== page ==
• Patients undergoing dialysis—Use with caution. The effects may be increased because of slower removal of the medicine from the body.

Proper Use

Before receiving this medicine, make sure you understand all the risks and benefits. It is important for you to work closely with your doctor during your treatment.

A nurse or other trained health professional will give you this medicine in a medical facility. This medicine is given as a shot into a muscle of the buttocks.

Drink extra fluids before treatment with this medicine.

For your doctor to properly treat your medical condition, you must receive 2 doses of this medicine. After the last dose, your doctor may want to perform certain tests that are very important.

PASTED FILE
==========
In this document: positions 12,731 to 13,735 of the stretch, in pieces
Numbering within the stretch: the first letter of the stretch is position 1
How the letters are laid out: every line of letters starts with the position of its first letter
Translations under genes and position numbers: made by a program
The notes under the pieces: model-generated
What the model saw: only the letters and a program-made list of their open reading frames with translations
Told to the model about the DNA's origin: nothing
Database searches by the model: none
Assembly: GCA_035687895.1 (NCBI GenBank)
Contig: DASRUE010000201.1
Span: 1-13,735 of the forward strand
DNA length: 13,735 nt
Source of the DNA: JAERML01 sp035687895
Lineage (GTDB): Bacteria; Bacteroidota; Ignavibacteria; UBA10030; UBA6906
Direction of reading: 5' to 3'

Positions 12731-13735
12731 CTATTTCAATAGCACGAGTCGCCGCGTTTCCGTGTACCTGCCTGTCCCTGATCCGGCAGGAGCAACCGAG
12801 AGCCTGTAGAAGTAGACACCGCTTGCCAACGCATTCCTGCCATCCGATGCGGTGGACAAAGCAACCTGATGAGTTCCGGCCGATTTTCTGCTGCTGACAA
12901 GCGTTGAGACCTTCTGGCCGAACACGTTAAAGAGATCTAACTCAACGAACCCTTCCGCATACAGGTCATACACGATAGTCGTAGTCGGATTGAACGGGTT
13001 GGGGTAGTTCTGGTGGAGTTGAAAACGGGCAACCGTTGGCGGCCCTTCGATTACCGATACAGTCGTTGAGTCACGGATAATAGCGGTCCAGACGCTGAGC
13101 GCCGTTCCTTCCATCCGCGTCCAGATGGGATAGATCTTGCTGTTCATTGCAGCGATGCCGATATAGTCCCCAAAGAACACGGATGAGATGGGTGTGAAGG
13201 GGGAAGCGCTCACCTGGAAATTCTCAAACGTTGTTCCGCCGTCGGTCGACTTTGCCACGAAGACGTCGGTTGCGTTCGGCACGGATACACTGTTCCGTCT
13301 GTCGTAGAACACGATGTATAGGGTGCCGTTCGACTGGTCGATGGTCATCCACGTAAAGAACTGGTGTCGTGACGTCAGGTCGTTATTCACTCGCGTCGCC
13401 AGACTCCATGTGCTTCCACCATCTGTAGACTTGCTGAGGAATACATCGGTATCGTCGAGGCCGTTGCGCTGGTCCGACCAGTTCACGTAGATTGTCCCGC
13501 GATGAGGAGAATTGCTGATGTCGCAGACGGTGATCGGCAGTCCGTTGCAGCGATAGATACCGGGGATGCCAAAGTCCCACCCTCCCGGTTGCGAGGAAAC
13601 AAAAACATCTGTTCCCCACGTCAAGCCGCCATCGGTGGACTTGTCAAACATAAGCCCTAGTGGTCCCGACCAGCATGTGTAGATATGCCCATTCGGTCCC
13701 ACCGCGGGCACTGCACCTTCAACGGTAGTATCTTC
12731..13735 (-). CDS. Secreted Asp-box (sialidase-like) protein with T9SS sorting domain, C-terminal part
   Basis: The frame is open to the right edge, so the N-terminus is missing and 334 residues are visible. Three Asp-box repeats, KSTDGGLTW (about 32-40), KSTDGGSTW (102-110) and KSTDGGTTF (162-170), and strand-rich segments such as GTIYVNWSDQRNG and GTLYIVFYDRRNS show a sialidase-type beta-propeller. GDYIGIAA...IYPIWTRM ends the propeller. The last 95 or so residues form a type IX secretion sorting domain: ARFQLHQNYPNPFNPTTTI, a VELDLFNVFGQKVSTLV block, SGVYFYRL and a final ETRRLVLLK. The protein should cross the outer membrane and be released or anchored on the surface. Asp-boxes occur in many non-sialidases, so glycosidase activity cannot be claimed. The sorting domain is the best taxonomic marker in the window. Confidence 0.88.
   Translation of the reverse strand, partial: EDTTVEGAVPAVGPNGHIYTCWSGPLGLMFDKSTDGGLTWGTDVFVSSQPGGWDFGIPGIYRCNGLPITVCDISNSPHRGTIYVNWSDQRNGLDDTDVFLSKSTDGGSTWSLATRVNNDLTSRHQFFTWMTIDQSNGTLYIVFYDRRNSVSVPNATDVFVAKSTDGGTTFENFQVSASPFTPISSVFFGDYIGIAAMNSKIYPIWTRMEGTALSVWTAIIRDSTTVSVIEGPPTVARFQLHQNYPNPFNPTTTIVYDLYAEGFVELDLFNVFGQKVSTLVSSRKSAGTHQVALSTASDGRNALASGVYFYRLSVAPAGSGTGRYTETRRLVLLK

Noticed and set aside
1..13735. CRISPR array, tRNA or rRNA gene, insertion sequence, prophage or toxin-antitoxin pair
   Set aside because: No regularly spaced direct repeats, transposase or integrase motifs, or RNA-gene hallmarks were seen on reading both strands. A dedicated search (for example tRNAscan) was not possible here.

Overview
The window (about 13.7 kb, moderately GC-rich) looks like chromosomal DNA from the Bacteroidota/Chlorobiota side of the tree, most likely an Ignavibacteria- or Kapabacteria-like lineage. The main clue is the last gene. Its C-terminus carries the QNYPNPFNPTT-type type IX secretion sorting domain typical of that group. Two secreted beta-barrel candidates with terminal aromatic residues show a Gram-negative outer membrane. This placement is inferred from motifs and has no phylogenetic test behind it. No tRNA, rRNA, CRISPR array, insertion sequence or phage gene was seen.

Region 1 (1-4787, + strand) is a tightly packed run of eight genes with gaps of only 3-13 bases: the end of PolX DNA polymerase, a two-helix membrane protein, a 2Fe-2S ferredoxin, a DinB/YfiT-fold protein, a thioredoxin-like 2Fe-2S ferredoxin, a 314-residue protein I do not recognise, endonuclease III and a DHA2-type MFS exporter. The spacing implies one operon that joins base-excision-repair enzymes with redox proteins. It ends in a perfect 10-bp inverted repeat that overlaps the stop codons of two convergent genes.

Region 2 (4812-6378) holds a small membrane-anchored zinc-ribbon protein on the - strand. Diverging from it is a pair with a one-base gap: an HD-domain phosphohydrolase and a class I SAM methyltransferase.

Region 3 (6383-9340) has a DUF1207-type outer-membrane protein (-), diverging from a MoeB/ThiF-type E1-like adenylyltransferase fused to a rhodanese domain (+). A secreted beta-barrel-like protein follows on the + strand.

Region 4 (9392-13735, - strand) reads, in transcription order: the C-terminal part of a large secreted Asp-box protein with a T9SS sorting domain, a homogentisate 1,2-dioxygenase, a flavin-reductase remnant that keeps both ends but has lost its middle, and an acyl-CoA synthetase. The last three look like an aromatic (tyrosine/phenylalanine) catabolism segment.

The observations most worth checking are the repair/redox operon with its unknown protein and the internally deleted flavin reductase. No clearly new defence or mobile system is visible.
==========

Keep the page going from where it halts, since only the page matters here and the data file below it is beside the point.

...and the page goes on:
Your doctor may have special instructions for you to get ready for your treatment. If you have not received such instructions or you do not understand them, check with your doctor ahead of time.


It is very important that your doctor check you closely while you are receiving this medicine. This will allow your doctor to see if the medicine is working properly and to decide if you should continue to receive it. Blood tests may be needed to check for unwanted effects.

Thyrotropin alfa may be given together with radioiodine. You will be exposed to radiation while receiving radioiodine. Talk with your doctor about precautions that you should take for yourself and for the people around you.

This medicine may increase you risk of having a stroke. Call your doctor right away if you have an inability to move the legs or arms, or paralysis of one side of the body after receiving this medicine. Tell your doctor if you smoke or take birth control pills.